I’m really surprised we did so well during our landlord experience. This was a really long time ago. BiggerPockets didn’t exist; heck, the internet barely existed. AOL was still sending out CDs in the mail and Amazon.com was running advertisements on the radio. We could read a book about landlording, but it was a whole different ballgame back then.
We did have the presence of mind to perform a background check. That weeded out a lot of the candidates who didn’t say stupid things on the phone when calling about the property.
We finally found two guys who had a summer internship at a large corporation a couple of miles away. They wanted to rent it for three months and paid up front for all three months. They were really nice guys, took good care of the house, and left when they said they would, with the house in the same condition as when they moved in. Score!
We found another guy to come in after the first two moved on. He was a creepy weirdo who paid his rent on time. After a year, we told him we were not renewing his lease because we were going to sell the house, and when he moved out, he left a lot of disgusting things in the house. Eww. But you can buy rubber gloves at the store, so once I picked all that stuff up and bleached the house, all was fine. And someone else paid my rent and then some for 15 months. Score!
We sold that house for $130,000 MORE than we paid for it, which was about five years’ worth of my salary. Hmmm, this real estate thing looks like a really awesome idea.
The First Major Flip
We rolled all this over into the next house, where we learned how to do almost everything we know now. This house was the first place we used natural stone tile and discovered that it goes in just as easily as ceramic. We hung cabinets for the first time too and learned that isn’t such a tough task either. We didn’t walk away with millions from the sale of this house–I think somewhere in the $50,000 profit range –but we did leave with the foundation of our flipping education, which is absolutely priceless.
The First (and Hopefully Last) Flop
Our next house was a major mistake. We bought at almost the height of the market and sold at close to the low. Our profit compared to how much work we put into it amounted to pennies per hour.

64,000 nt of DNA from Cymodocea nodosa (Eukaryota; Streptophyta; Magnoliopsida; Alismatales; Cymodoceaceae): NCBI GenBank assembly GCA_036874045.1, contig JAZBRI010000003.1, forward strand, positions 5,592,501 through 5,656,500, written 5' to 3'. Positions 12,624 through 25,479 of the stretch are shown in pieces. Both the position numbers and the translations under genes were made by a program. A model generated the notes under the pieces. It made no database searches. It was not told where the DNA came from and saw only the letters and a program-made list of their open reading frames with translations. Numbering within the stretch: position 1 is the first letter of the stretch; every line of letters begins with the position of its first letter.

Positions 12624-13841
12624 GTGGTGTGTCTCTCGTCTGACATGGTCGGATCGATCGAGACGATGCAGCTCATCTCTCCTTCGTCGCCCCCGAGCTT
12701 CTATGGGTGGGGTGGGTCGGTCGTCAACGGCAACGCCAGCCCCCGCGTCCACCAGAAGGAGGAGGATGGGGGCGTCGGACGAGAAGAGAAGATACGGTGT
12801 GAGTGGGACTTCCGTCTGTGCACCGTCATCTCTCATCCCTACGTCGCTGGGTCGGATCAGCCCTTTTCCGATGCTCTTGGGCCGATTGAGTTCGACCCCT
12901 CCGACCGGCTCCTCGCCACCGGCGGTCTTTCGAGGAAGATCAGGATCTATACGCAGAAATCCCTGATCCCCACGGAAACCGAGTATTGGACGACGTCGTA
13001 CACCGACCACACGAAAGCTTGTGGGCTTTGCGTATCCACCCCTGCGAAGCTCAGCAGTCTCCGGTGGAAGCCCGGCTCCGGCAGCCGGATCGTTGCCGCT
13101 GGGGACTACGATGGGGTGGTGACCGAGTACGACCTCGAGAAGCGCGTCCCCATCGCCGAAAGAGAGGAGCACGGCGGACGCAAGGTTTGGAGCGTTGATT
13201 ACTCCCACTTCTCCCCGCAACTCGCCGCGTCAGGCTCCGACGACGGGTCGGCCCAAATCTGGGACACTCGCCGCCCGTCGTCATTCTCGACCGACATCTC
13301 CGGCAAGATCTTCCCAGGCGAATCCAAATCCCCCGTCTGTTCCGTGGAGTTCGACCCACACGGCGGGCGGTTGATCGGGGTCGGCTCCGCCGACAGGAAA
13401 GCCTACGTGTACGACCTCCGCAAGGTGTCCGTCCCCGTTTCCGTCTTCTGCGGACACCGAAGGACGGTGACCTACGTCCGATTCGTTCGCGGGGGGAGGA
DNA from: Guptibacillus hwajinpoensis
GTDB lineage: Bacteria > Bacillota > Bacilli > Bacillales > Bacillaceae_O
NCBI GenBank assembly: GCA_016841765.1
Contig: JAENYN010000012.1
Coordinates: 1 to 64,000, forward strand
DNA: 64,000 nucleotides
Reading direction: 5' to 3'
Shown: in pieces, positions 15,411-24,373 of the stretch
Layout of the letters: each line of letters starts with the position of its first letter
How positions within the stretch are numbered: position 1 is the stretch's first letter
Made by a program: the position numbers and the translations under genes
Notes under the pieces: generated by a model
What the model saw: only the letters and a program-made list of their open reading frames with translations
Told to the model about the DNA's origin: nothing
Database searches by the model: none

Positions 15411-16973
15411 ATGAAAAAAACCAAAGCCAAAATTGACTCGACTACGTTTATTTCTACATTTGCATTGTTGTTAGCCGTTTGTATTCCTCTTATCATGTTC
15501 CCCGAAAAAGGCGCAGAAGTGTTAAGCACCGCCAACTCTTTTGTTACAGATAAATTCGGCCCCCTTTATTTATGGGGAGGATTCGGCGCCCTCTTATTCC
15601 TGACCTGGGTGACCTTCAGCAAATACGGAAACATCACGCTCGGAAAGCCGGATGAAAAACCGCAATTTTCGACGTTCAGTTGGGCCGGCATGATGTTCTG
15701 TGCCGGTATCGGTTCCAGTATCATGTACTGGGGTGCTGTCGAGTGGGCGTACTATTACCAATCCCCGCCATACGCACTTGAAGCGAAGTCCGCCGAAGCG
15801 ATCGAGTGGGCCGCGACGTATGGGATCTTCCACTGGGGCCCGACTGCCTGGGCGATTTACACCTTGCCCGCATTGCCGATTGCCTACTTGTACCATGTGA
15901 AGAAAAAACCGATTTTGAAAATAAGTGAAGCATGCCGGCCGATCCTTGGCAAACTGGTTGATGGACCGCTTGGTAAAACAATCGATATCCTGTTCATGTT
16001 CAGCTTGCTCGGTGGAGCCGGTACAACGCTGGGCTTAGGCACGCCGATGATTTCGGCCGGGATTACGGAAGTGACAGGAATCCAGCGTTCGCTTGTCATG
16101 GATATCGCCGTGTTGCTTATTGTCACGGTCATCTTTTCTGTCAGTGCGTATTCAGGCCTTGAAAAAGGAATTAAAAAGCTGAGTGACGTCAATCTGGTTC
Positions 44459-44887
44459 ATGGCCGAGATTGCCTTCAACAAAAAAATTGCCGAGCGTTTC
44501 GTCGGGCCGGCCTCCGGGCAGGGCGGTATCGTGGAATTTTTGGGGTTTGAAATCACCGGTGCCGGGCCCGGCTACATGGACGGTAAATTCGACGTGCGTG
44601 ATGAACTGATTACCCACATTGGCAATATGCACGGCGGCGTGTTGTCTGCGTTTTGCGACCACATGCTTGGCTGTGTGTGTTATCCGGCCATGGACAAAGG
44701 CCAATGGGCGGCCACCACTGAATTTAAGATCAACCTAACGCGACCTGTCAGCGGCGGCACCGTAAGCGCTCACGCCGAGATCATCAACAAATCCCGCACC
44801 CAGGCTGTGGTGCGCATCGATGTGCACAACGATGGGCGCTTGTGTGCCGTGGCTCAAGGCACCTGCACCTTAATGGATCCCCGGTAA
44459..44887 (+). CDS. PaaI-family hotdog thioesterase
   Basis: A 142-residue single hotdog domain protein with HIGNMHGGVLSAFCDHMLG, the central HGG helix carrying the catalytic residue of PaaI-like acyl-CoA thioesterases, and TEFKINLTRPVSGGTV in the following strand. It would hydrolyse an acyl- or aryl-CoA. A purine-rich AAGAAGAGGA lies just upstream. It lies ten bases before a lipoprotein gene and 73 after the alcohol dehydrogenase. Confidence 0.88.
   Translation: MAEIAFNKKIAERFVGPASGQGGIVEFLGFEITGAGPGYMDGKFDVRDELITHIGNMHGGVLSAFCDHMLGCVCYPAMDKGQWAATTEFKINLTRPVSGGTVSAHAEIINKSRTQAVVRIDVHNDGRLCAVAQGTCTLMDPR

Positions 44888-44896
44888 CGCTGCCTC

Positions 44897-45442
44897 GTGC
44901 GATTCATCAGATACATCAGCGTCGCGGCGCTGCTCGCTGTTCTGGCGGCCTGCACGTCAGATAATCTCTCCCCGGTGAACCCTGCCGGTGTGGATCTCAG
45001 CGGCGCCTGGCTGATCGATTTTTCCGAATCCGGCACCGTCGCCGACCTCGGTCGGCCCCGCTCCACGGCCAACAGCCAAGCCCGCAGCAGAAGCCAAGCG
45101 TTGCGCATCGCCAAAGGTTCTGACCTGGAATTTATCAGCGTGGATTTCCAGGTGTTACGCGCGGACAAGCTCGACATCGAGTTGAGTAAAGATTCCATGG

I can’t spend too much time talking about this project because it is still too fresh, even though we sold it more than three years ago. We learned so much from it, but at such a heartbreaking cost. There were lots of dark days during this flip. We still haven’t sat down with the actual numbers to figure out what we made. We know we are in the black, but we also know it wasn’t anything close to our projection.
Who could have predicted the market crash of 2008?
We learned more in this house, so it wasn’t all for nothing. But we had just about every kind of problem you could imagine. Bad contractors? Check. Extended time line? Check. Bad weather? Check. Difficult time selling? Check.
Now I know what to look for when I talk to a contractor. I’m not perfect, and I still have hired bad ones. But I know that I can fire them and life will be ok. I know to insist on tarps while the roof is off and they leave for the weekend. I know it will take twice as long as they say it will. I know it will cost more, but I also know more about what costs go into the initial plan so I can make a more accurate guess.
The School of Hard Knocks is a horrible place to learn, but those lessons stick with you for life.
Real estate has helped me become financially independent. I took a lot of time off to raise my children, and now I work because I choose to work.
And I have never loved a job more.
What has your real estate journey looked like so far? What are the most important lessons the School of Hard Knocks has taught you?
Let’s talk in the comments section below.